Philippines | 2023 | CERF
Philippines, Southern Leyte. When Typhoon Odette (international name: Rai) struck the Philippines in December 2021, it left a trail of destruction, leaving thousands of families homeless and many government and health facilities damaged or destroyed by strong winds and landslides.
The rural health unit serving Himbangan village in St. Bernard, Southern Leyte town was among those heavily damaged.
Women’s Health on Wheels (WHoW) was ready. Funded by CERF and other donors, WHoW is a mobile birthing facility that provides on site maternal and reproductive health care for women during emergencies.
Midwife Edna Tumandao traveled from the neighboring province of Eastern Samar to help. Her province was not as badly hit by Typhoon Odette so their governor decided to send them on a “solidarity mission” to Southern Leyte.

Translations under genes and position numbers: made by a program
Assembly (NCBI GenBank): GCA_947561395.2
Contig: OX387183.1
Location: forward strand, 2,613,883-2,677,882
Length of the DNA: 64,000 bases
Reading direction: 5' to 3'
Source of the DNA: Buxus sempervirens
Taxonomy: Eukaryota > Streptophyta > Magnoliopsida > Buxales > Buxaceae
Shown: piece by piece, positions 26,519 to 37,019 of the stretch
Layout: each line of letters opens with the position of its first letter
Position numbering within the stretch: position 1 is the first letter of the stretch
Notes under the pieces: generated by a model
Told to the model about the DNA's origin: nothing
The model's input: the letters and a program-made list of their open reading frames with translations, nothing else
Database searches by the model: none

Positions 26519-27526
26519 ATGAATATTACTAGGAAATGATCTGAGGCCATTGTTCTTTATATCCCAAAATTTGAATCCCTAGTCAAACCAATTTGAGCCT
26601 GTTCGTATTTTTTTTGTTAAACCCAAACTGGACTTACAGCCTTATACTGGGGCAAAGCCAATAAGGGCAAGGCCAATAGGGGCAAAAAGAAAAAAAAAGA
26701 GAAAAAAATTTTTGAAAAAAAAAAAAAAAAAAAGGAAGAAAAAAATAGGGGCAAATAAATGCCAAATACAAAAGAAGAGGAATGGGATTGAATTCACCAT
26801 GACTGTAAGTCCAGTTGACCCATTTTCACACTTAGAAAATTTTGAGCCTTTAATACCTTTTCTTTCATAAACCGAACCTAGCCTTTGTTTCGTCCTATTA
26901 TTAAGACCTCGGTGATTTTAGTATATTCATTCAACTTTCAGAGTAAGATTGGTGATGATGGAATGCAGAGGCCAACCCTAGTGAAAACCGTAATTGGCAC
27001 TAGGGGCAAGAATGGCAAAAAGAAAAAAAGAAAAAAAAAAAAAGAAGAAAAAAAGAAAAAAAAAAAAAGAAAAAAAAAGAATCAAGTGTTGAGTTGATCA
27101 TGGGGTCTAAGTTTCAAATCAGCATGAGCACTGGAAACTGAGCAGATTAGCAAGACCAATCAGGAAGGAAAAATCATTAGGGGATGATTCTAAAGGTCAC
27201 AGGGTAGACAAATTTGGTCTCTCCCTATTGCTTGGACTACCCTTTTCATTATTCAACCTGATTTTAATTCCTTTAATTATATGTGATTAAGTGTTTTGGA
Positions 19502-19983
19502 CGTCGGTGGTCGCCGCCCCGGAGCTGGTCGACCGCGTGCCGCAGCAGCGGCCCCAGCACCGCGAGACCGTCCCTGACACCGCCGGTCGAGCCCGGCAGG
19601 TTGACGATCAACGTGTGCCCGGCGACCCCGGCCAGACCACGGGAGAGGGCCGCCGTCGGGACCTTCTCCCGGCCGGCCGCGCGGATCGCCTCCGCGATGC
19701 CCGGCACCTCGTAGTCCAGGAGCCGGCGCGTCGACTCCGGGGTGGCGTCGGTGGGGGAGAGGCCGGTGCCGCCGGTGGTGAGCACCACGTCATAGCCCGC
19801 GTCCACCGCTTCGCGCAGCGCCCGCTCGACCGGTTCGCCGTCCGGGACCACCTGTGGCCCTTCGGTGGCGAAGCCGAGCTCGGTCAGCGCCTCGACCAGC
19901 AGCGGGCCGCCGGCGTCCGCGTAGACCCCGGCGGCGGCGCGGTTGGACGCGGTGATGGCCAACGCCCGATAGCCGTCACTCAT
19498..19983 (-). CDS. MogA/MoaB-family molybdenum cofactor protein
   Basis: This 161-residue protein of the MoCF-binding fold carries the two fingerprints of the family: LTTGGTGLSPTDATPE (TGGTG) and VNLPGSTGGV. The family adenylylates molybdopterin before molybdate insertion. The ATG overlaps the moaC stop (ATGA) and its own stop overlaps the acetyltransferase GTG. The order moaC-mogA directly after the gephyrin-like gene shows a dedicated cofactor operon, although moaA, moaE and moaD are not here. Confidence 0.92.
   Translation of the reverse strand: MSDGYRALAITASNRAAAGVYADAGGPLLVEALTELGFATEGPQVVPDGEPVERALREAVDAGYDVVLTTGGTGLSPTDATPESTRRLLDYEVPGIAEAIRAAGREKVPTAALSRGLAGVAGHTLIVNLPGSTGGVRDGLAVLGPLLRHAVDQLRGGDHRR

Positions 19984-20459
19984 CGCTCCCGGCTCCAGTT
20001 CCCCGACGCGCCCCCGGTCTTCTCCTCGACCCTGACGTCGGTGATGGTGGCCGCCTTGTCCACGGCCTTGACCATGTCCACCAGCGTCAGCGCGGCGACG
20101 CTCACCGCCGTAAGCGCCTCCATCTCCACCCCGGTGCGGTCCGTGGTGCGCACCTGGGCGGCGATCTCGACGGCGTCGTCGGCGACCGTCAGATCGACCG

“During Super-typhoon Yolanda (international name: Haiyan), other provinces helped us. In return, our provincial health officer and governor wanted to give back, which was why they sent us,” she explains.
The WhoW facility reached hundreds of women in need. Edna explained, “It’s a very nice facility. It comes complete with air-conditioner, delivery table, waiting room, a bed and other facilities. It’s like a mini-hospital.”
Mariel was the first woman to give birth in the facility after Typhoon Odette. After the typhoon ruined her local clinic, she was scared for her baby’s safety. It was a relief to hear about the WHoW truck and its services.
By evening, her healthy baby daughter was delivered.
Original story: adapted from original articles by UNFPA Philippines.